America’s Crisis and the Politics of Fear

Photo by Dryhead | CC BY 2.0

Photo by Dryhead | CC BY 2.0


America is in crisis fueled by the politics of fear and the expansive use of social media.  My research on propaganda and fear suggests that President Trump’s support and actions reflect the politics of fear, or decision makers’ promotion and use of audience beliefs and assumptions about danger, risk, and fear in order to achieve certain goals. The new President’s executive orders have compromised cherished American values of freedom of religion, welcoming of immigrants and political refugees, respect for international organizations (e.g., U. N.,NATO), and trade agreements. He proudly states his beliefs in matters that are factually incorrect, such as 3-5 million fraudulent votes in the 2016 election, the efficacy of torture, and denies the impact of human pollution on climate change. Nevertheless, he is actually fulfilling many of his pledges made in a vulgar and uncivil campaign.

There are three major contributors to our current politics of fear. First, while many voters claimed to be angry, anger is based on fear, and there have been several decades of fear promoted mainly by the entertainment oriented mass media and popular culture presenting non-stop fear about crime, violence, drugs, gangs, immigrants, and more recently, terrorism. And most of this has occurred during a time when the crime rate, especially violent crime, was declining. This still goes on; 25-40% of local TV news reports are about crime and violence. Second, the 9/11 attacks initiated an intense anti-terrorism propaganda campaign waged by the Bush and Obama administrations that expanded surveillance and heightened fear of terrorism linking it to crime, drug sales, and immigration. News reports and advertisements joined drug use with terrorism and helped shift drugs from criminal activity to unpatriotic action. A $10 million ad campaign that included a 2002 Super Bowl commercial stated that buying and using drugs supports terrorism, or, as President Bush put it, “If you quit drugs, you join the fight against terror in America.”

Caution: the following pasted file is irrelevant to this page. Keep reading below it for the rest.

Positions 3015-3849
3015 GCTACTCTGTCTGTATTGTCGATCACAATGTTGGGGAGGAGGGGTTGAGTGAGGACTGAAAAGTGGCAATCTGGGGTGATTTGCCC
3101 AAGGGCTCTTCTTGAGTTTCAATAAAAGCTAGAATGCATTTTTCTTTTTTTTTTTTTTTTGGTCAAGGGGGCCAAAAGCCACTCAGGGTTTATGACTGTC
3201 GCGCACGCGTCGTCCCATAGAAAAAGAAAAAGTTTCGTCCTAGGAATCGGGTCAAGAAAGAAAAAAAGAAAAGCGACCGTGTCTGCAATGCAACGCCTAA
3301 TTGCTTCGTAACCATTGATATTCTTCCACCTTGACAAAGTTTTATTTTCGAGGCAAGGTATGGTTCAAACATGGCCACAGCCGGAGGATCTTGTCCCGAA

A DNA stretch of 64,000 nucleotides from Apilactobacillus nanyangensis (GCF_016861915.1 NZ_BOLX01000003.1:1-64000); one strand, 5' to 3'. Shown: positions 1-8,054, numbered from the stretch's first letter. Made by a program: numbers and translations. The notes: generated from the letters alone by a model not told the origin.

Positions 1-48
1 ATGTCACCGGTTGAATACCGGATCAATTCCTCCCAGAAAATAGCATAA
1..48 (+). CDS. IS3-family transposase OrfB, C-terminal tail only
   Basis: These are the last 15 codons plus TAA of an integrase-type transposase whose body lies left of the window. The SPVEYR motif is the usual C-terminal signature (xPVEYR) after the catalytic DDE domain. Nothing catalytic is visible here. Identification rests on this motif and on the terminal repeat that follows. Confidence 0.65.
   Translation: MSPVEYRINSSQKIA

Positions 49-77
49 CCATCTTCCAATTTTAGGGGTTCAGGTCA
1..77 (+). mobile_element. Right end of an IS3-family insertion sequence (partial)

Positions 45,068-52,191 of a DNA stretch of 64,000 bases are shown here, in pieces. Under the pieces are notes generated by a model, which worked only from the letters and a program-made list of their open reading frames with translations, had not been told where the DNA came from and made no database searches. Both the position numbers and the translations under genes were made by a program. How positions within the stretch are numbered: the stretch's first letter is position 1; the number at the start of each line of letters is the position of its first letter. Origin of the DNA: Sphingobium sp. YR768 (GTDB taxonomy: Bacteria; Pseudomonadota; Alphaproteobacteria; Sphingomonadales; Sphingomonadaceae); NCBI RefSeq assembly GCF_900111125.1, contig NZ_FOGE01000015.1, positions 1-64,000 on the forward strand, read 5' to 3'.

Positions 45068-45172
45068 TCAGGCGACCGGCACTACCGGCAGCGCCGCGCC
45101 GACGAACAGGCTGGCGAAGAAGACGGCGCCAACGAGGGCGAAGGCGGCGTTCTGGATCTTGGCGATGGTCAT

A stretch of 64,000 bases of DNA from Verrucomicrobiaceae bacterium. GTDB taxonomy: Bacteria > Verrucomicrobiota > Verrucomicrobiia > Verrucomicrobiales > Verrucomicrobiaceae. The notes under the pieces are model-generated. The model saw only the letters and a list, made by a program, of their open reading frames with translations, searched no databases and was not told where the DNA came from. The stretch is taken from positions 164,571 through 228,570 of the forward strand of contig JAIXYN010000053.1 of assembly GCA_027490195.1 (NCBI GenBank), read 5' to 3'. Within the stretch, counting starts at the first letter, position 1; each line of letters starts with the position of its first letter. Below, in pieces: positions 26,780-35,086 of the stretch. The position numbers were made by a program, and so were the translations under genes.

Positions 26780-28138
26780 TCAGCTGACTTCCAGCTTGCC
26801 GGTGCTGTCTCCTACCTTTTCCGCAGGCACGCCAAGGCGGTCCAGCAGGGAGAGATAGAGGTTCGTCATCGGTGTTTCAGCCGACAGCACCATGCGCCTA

The development of the internet as well as Fox News and right wing talk-radio that were devoted to more conservative positions encouraged more fear, as well as anti-Obama screeds, including the Trump led “birther movement.” The major focus was the news media. As shown in Kathleen Hall Jamiesen and Joseph N. Capella’s book, Echo Chamber: Rush Limbaugh and the Conservative Media Establishment, the prevailing mantra was that most institutional news organs in the United States (e.g., NBC, CBS, ABC, CNN, The New York Times), are liberal, biased, anti-Christian, and anti-American. Donald Trump’s campaign stoked fear about crime, minority groups, immigrants, Muslims, and terrorists, stressing that they threatened American safety and jobs. These became the targets of anger. The fear-based anger of the electorate was channeled through populist appeal with uncivil discourse attacking all opposition.

Social media was the third factor that channeled fear into personal feelings and perceptions. According to the Pew Research Internet Project, in 2000, about 46% of Americans had access to the internet, while over 87% did so in 2014. Cell phone usage increased from 53% to 90% during the same period. And smartphone ownership– quite rare in 2000—soared to nearly 60% in 2014. Communication became more personal, instantaneous, and visual with the development of social media, especially interactive smart phones. Individuals could focus on personal networks (e.g., Facebook) and not only share personal information, but more importantly, could share their own opinions and select information sources and content that they preferred, regardless of its veracity. Treating all facts as mere opinions promoted the development of “fake news,” or what a Trump advisor referred to recently as “alternative facts,” that appealed to the frightened voters. They voted and fear won. It usually does.